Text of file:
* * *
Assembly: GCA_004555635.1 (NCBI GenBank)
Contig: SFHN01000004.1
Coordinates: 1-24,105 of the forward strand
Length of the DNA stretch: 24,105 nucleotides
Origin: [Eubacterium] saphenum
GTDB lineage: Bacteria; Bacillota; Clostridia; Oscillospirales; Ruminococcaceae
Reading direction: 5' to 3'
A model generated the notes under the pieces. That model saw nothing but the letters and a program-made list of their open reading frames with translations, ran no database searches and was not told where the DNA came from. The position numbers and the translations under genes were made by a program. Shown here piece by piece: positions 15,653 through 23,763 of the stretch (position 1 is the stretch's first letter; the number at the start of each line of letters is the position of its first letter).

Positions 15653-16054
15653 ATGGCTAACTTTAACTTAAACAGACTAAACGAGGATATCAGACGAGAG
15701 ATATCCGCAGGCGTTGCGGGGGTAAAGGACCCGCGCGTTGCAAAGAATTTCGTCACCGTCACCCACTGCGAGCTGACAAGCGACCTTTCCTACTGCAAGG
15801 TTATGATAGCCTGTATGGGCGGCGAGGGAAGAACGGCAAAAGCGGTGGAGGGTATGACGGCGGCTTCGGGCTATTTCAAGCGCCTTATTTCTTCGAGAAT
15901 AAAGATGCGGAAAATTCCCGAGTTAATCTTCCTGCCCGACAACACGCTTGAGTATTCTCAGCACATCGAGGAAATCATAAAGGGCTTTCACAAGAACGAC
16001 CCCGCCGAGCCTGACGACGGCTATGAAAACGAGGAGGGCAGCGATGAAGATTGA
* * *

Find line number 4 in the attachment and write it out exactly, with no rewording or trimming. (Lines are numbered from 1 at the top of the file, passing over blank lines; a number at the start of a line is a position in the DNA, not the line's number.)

Length of the DNA stretch: 24,105 nucleotides